I remember buying Stephen King’s On Writing: a Memoir of the Craft in 2002 when my son was two and a bit. Having a child is a crazy busy time with little sleep but there is also a lot of sitting around thinking time (while the child does kiddie stuff which, let me whisper, is sometimes less than inspiring). I spent a lot of time developing, in my head, story lines about the misdeeds of arsonists and wayward plumbers – but was frustrated with the absence of large blocks of time to put words to paper in any substantial way.
I did spend time reading non-fiction books about how to look after babies and small children (my child seemed to have a lot of difficulties and I was looking for some answers – I didn’t know he had autism at this stage). The Stephen King book on writing was left on the shelf with nary a page turned.
Well now it is 2014 and I had some spare time to read On Writing: a Memoir of the Craft (bit slow I know). It was worth the wait.
Best Book Eva (as they say) 😍
I am definitely late to the party because this book created quite the stir when it was released – spectacular reviews and best selling status, as is to be expected from the king of writing.
I must admit I am more familiar with the movie versions of King’s books than most of his written works (this will be rectified). Think Carrie, The Shining, Misery, The Green Mile and more. I knew the man was brilliant but after reading this book (half biography, half writing master class) I realise he is so much more.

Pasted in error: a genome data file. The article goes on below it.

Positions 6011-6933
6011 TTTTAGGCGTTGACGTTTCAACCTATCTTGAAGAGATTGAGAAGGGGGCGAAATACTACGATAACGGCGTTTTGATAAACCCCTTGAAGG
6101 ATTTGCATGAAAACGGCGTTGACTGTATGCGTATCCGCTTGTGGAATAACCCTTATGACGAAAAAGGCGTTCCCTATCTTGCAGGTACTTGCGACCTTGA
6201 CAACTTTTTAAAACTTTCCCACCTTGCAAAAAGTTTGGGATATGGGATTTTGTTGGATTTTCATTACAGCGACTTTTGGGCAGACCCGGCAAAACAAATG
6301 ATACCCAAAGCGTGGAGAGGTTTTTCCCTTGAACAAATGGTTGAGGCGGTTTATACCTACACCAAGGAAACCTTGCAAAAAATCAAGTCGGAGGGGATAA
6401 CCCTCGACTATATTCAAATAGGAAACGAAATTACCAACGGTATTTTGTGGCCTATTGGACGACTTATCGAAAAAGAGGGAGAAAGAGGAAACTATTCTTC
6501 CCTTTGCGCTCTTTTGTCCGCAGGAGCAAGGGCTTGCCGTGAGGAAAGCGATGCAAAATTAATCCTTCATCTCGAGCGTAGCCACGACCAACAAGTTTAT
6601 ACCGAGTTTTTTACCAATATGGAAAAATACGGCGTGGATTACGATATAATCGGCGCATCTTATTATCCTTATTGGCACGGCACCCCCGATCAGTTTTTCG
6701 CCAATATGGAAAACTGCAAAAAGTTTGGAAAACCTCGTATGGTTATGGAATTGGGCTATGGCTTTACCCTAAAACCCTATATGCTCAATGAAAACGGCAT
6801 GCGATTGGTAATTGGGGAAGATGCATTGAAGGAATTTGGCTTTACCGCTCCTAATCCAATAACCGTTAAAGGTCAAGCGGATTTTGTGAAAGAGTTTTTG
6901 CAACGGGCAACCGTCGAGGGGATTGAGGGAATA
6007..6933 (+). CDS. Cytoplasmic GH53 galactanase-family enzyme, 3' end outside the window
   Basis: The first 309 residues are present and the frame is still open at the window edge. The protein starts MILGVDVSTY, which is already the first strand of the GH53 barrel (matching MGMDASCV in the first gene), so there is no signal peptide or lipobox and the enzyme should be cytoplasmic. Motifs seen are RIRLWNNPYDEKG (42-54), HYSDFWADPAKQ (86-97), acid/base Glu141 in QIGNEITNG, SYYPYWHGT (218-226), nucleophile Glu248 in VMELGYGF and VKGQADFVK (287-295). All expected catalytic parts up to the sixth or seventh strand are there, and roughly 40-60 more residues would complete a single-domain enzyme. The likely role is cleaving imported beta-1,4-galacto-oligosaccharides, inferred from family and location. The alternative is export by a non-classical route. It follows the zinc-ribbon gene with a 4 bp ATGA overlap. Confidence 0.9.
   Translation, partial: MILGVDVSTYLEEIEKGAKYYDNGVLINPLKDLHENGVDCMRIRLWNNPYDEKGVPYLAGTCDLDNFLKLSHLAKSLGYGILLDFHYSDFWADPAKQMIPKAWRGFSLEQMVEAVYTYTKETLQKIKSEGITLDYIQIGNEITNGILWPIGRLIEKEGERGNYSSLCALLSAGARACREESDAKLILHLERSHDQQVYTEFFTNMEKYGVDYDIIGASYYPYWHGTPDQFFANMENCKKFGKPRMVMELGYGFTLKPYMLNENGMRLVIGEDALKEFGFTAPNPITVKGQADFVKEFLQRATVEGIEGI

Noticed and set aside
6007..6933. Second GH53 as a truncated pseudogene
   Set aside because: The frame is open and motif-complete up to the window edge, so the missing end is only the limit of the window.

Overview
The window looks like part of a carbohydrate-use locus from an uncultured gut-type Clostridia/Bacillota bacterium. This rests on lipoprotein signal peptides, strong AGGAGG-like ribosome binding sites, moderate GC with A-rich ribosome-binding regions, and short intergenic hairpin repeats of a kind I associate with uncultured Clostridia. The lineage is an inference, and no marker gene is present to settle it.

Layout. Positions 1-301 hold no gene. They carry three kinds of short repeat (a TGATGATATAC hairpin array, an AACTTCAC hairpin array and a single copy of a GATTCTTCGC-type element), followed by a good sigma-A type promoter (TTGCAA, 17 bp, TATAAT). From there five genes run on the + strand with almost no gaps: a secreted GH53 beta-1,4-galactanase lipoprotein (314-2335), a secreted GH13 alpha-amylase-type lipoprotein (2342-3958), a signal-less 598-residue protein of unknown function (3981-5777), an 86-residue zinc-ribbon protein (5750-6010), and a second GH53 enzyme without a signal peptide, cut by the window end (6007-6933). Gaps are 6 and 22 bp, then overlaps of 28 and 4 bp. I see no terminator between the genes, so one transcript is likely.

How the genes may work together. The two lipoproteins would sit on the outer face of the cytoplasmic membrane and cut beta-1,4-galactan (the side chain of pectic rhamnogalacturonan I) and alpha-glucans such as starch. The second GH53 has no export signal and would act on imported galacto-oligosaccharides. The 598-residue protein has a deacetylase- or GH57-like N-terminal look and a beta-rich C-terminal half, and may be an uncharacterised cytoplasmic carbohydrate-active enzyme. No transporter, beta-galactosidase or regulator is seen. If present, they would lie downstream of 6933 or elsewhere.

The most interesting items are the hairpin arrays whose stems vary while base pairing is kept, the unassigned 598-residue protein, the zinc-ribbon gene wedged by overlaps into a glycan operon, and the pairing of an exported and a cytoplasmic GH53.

Wow, he is such a grounded and likeable human being who has overcome many painful hurdles including a slightly strange childhood, alcohol and drug addiction, and a life changing accident where he was almost killed by a misfit driver of a runaway vehicle (during the writing of this book). He continues to publish book after book.
Stephen King is such a wonderful story teller that I couldn’t put this book down, especially the laugh out loud descriptions of some of the awful things that happened to him in his childhood. That is one of Stephen King’s specialties – inserting the humour into horror (read Misery for examples of what Mr King calls the ‘laff riot’).
The sections that deal with the craft of writing are quite short but they get to the essence of the thing. He is not a great believer in learning how to be a great writer – rather that some people already have the tools for the job and that they need to get their act together, work their asses off and produce the goods.
What did stand out was some awesome advice on adverbs:
Get rid of the adverbs (delete, delete, delete).
and from the king himself:
‘Some writers try to evade the no-adverb rule by shooting the attribution verb full of steroids. The result is familiar to any readers of pulp fiction or paperback originals:
“Put down the gun, Utterson!” Jekyll grated.
“Never stop kissing me!” Shana gasped.
“You damned tease!” Bill jerked out.
Don’t do these things. Please oh please.”
Too funny 😂
He reckons the best form of dialogue attribution is said (eg., ‘he said’ and ‘she said’). Simple.
I’ve been checking my adverbs ever since I put down the book and yes, I’ve spotted a few (my apologies) and in the future they will be exterminated like a Dalek enemy.
I’m 99 percent sure this book will motivate you if you are a writer. If I’m wrong than you must be in the 1 percent #nevermind
“If you want to be a writer, you must do two things above all others: read a lot and write a lot” Stephen King